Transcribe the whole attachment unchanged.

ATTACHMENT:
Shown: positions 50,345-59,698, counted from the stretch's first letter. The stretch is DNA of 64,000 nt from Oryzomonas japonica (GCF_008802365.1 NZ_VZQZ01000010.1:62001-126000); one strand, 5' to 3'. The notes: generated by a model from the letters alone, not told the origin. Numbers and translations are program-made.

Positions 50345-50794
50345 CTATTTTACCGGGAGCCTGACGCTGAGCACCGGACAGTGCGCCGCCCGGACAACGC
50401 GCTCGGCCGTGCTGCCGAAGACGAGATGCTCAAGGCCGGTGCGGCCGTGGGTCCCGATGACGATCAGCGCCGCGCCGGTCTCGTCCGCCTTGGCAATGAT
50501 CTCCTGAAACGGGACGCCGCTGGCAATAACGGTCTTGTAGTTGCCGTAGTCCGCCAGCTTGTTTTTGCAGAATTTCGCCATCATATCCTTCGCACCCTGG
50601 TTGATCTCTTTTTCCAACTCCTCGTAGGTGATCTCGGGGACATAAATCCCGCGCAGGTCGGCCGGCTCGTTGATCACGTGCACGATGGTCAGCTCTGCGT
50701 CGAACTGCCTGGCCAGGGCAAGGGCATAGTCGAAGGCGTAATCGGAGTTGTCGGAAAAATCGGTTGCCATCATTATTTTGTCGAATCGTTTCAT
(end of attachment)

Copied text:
Shown: positions 50,345-59,698, counted from the stretch's first letter. The stretch is DNA of 64,000 nt from Oryzomonas japonica (GCF_008802365.1 NZ_VZQZ01000010.1:62001-126000); one strand, 5' to 3'. The notes: generated by a model from the letters alone, not told the origin. Numbers and translations are program-made.

Positions 50345-50794
50345 CTATTTTACCGGGAGCCTGACGCTGAGCACCGGACAGTGCGCCGCCCGGACAACGC
50401 GCTCGGCCGTGCTGCCGAAGACGAGATGCTCAAGGCCGGTGCGGCCGTGGGTCCCGATGACGATCAGCGCCGCGCCGGTCTCGTCCGCCTTGGCAATGAT
50501 CTCCTGAAACGGGACGCCGCTGGCAATAACGGTCTTGTAGTTGCCGTAGTCCGCCAGCTTGTTTTTGCAGAATTTCGCCATCATATCCTTCGCACCCTGG
50601 TTGATCTCTTTTTCCAACTCCTCGTAGGTGATCTCGGGGACATAAATCCCGCGCAGGTCGGCCGGCTCGTTGATCACGTGCACGATGGTCAGCTCTGCGT
50701 CGAACTGCCTGGCCAGGGCAAGGGCATAGTCGAAGGCGTAATCGGAGTTGTCGGAAAAATCGGTTGCCATCATTATTTTGTCGAATCGTTTCAT